Artificial intelligence is taking the healthcare industry by storm. Algorithms can now automatically detect suspicious lesions and identify and prioritize the most urgent cases.
For obstetrics and gynecology (OB/GYN), these tools hold particular promise for automating standard measurements taken with ultrasound, thereby shortening scan times and making them more consistent and repeatable.
“There has been a lot of focus on how to speed up those exams and make sure we get the right information every time, given the pressure on patient throughput and the increasing volumes,” Jeff Cohen, leader of the OB/GYN business unit at Philips, told HealthCare Business News.
Last year, the company launched a tool called fetal biometry that is powered by AI. It automatically recognizes that the user is looking at a fetal head or bone and takes the measurements.
According to Cohen, this saves a significant amount of time because most pregnancies are normal. The clinician just has to confirm fetal development and this new tool allows them to do that more quickly.
Canon Medical Systems USA Inc. offers a similar tool on its Aplio i800 ultrasound system, and other major ultrasound vendors, including GE Healthcare, are interested in the technology, but don’t yet have an offering.
“When it comes to interpretation, if you look at some of these clinical challenges they can be quite rare — happening in one in 1,000 patients,” said Roland Rott, general manager of women’s health ultrasound at GE. “It can be demanding for the broad field of ultrasound technicians and doctors to always identify that with 100 percent confidence.”
Not everyone believes AI is ready to fulfill all of its potential. Dr. Kathleen Bradley, a maternal-fetal medicine specialist who runs her own practice in Los Angeles called Maternal Fetal Medicine Consultations, believes that AI technology is promising, but that a lot of work needs to be done to understand and implement it in a practice.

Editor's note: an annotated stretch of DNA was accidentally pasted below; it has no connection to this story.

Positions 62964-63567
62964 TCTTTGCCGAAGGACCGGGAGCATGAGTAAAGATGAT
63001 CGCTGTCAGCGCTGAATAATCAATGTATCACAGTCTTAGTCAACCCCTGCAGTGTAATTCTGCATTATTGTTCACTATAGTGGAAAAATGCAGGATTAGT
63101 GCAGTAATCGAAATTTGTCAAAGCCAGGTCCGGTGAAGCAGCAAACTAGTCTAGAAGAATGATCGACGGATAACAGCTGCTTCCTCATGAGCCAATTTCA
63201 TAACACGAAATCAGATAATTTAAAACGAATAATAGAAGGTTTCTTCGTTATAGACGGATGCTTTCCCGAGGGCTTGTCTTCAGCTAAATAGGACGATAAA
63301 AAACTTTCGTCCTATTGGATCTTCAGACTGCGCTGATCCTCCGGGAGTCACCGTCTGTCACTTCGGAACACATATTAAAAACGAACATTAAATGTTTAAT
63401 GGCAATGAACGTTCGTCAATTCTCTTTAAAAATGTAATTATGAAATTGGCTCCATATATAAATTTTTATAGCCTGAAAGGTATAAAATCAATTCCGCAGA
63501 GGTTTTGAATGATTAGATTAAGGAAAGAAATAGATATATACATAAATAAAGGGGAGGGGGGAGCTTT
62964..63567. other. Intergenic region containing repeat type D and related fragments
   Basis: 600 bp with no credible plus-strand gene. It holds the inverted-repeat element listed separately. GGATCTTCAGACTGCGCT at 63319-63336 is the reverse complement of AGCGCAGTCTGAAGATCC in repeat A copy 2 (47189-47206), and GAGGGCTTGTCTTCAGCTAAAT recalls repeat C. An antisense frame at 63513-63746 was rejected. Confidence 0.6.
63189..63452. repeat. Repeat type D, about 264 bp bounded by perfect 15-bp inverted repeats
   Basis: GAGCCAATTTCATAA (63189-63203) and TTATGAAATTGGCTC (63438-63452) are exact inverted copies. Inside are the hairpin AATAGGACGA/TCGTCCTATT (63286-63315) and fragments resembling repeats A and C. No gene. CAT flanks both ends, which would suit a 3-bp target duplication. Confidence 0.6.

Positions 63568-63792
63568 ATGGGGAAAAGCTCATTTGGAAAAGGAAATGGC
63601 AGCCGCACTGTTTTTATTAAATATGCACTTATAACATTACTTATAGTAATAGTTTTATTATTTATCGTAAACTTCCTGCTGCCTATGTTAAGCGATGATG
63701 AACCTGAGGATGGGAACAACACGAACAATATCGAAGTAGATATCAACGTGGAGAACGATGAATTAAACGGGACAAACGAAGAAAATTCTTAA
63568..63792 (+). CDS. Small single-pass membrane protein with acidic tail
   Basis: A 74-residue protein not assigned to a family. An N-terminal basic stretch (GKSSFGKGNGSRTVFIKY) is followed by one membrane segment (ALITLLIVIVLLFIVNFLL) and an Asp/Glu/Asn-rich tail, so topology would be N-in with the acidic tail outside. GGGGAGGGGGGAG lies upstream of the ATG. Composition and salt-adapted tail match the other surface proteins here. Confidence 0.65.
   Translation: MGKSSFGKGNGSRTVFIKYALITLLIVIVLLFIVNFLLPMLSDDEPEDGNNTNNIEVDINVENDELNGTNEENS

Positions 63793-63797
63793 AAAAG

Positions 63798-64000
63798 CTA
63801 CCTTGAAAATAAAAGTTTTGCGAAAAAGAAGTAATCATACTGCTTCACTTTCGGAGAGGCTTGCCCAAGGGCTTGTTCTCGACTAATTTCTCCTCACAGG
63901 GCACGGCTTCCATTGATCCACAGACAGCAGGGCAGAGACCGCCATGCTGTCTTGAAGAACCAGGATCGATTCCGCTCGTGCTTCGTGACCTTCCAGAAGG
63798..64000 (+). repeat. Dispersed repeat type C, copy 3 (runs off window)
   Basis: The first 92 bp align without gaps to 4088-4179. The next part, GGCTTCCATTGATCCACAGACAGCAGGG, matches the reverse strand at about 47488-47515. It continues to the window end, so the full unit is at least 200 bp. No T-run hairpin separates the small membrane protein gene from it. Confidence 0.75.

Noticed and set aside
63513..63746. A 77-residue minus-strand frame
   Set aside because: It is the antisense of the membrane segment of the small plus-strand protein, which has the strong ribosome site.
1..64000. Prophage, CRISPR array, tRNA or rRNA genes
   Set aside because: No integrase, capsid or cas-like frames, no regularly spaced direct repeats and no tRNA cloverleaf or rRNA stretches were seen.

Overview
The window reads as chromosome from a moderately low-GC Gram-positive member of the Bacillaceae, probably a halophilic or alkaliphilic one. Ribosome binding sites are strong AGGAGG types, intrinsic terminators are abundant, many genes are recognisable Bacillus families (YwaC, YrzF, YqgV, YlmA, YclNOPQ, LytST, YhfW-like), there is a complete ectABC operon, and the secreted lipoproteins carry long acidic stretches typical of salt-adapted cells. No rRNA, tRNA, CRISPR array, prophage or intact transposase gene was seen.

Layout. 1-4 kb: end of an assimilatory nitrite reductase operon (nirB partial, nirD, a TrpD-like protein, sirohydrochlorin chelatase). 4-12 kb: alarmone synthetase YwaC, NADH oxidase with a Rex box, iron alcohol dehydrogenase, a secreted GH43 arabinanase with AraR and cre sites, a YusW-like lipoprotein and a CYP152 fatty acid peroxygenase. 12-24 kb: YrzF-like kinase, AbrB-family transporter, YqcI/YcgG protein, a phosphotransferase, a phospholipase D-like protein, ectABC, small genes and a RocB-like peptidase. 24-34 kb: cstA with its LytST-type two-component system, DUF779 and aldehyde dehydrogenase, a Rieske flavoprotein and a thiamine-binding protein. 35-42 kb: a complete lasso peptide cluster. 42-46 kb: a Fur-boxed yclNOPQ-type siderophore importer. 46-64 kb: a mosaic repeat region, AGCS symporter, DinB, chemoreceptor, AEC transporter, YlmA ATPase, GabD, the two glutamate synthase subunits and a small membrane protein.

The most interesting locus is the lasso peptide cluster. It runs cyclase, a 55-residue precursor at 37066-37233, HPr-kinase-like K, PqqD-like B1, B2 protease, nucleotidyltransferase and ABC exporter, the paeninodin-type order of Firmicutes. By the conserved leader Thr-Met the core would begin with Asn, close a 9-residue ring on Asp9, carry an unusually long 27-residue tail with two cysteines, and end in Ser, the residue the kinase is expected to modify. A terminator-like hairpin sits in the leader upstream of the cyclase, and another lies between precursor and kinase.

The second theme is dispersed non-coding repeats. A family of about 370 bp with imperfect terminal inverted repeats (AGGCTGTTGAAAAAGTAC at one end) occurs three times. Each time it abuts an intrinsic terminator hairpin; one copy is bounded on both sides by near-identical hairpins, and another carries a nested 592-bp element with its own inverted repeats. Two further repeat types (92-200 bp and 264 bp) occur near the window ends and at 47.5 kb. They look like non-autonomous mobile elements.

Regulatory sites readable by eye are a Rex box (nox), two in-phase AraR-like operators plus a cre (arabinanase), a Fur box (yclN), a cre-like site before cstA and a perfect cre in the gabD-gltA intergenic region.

“I don’t want to lose the personal touch [with the patient], which I think is so very important especially in my field of medicine,” she said. “I’m not a radiologist so I don’t read images behind a computer. I do everything in real time. I’m interested in seeing how AI will couple with the personalization of medicine.”
3D/4D and 5D
“Ten years ago, it was quite normal to have simple 2D images, which were slices of the body,” said Rott. “Today, 3D and 4D ultrasound is the norm.”
He added that with this technology, clinicians can acquire the full volume of information instead of a single slice. That can help them come to certain conclusions faster.
Bradley, a longtime GE customer, acquired the newest model of the company’s Voluson E10 ultrasound in March. She raved about the system’s ergodynamic capabilities including presets that enable her to switch between 3D and 4D.
She compared using 3D/4D for the first time with getting a new smartphone. The technology is great, but it can be frustrating if you don’t know how to use it.
Radiantflow fetal heart and aorta, C2-9 (Voluson E10)
“I have never seen my patients remark as much as they have with this [new system] because I can quickly shift between the different 3D and 4D presets with much more ease, so I can show them things more quickly,” she said.
She spends about 45 minutes to an hour with each patient and the presets save her about 10 to 15 minutes per patient.
Bradley is also excited about GE’s new Radiant Flow technique, which was introduced in the U.S. in the beginning of the year. It can help the user determine if the fetal brain is getting enough blood support, and improves the detection of abnormalities in the fetal heart.
“It is going to probably be a game changer in terms of prenatal diagnosis,” said Bradley. “I’m really looking forward to seeing where the specialty goes with using this.”
Samsung Healthcare offers a technology called 5D Heart that generates the nine standard fetal cardiac views to capture one dynamic cardiac cycle. This helps to perform a more thorough exam.
“Congenital heart disease used to have a very low prenatal detection rate despite the improvements in 2D, 3D and 4D image quality,” said Kathy Elliott, senior marketing manager of ultrasound at Samsung.